Philosophical Analysis: Its Development between the Two World Wars

Philosophical Analysis: Its Development between the Two World Wars

Philosophical Analysis: Its Development between the Two World Wars

Philosophical Analysis: Its Development between the Two World Wars

Excerpt

Among the philosophers who were most influential in England in the period between the two world wars were the analysts. Their analytic theories were sometimes associated with the metaphysical view which Russell called logical atomism, sometimes with the supposedly anti-metaphysical doctrines of logical positivism, and sometimes, as in the case of G. E. Moore, the analytic practice had no clearly defined dogmatic background at all. But they were united at least in the view that analysis was at least one of the most important tasks of the philosopher; and by analysis they meant something which, whatever precise description of it they chose, at least involved the attempt to rewrite in different and in some way more appropriate terms those statements which they found philosophically puzzling. In the later thirties some analysts had become dissatisfied with this conception of their task and a new view of philosophical method, together with a new philosophical practice, was being evolved; but they were few in number and their ideas had not had time to become widely disseminated or understood when the war broke out.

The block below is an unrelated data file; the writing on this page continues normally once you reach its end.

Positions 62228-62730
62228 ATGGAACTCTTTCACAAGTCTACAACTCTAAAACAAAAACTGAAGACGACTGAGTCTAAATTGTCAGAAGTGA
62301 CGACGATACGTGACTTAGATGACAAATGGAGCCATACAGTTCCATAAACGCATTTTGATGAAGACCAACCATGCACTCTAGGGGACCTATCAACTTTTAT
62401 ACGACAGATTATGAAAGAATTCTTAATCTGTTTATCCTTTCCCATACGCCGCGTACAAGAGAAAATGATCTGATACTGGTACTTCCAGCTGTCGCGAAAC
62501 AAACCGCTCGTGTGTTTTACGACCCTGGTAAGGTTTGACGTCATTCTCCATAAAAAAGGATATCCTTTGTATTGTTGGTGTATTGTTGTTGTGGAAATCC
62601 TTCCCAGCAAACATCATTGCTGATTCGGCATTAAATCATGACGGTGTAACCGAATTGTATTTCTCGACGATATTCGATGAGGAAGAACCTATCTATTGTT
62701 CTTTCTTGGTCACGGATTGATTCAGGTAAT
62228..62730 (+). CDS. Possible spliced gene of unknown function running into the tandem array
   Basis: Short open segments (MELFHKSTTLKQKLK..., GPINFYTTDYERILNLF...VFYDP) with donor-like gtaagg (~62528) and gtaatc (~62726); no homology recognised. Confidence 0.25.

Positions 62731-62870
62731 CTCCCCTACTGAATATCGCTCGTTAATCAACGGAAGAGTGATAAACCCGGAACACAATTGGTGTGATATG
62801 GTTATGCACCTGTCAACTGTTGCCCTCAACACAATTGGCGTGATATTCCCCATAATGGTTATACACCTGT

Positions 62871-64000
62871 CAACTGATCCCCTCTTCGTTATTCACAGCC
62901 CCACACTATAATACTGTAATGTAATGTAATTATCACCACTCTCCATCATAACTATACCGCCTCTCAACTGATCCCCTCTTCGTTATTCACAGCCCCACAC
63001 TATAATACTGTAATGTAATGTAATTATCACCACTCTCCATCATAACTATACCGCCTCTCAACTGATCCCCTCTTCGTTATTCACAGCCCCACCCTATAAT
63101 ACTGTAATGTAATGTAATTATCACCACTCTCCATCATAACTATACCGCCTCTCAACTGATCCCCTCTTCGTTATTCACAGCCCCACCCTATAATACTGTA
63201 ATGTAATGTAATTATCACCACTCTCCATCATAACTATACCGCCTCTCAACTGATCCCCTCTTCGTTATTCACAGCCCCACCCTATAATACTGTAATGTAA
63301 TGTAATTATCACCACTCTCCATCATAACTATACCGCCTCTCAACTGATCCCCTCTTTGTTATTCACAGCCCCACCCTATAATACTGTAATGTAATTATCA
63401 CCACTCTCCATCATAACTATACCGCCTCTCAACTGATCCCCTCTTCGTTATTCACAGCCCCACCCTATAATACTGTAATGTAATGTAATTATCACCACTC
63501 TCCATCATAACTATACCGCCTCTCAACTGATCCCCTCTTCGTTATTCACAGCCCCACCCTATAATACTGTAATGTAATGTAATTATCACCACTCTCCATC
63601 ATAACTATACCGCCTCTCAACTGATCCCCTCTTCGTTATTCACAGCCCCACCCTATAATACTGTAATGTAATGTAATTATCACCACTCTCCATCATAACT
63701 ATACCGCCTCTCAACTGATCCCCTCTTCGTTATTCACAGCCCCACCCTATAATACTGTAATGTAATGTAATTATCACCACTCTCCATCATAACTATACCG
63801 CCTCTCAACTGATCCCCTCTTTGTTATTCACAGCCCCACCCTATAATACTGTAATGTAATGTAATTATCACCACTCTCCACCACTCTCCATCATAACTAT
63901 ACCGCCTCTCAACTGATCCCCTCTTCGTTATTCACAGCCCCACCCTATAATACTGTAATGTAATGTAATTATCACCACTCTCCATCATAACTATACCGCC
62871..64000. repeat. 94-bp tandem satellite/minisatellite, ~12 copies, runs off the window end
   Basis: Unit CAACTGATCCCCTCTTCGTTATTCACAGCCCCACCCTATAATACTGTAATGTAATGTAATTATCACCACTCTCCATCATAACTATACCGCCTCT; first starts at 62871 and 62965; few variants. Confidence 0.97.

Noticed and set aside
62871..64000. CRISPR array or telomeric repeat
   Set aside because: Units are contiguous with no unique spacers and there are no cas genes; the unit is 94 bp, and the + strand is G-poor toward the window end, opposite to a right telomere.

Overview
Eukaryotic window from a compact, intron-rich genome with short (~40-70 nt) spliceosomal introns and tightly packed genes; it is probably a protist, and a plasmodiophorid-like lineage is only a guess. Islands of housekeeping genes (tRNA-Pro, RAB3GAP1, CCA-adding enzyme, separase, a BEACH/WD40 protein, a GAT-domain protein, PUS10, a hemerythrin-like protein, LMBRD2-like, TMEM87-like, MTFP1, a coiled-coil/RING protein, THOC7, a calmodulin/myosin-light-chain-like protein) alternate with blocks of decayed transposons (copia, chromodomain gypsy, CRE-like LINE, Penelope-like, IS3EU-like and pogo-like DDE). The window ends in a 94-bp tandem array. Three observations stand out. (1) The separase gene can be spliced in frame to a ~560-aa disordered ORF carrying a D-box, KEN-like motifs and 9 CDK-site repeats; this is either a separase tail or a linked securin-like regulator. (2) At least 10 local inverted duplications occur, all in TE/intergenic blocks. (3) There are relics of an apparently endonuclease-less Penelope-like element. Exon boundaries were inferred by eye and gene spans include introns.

During the years of the war public philosophizing was practically at a standstill in England, though a few important articles in the new style were published. Yet during these years many analytic philosophers quietly assimilated and developed these new ideas and discarded the old; and when they returned to philosophy after the war they returned to philosophize in the new style without any formal recantation or explanation. The result has been that many people with a good knowledge of the philosophical views and methods current between the wars have found themselves totally unable to understand post-war developments; on the other . . .

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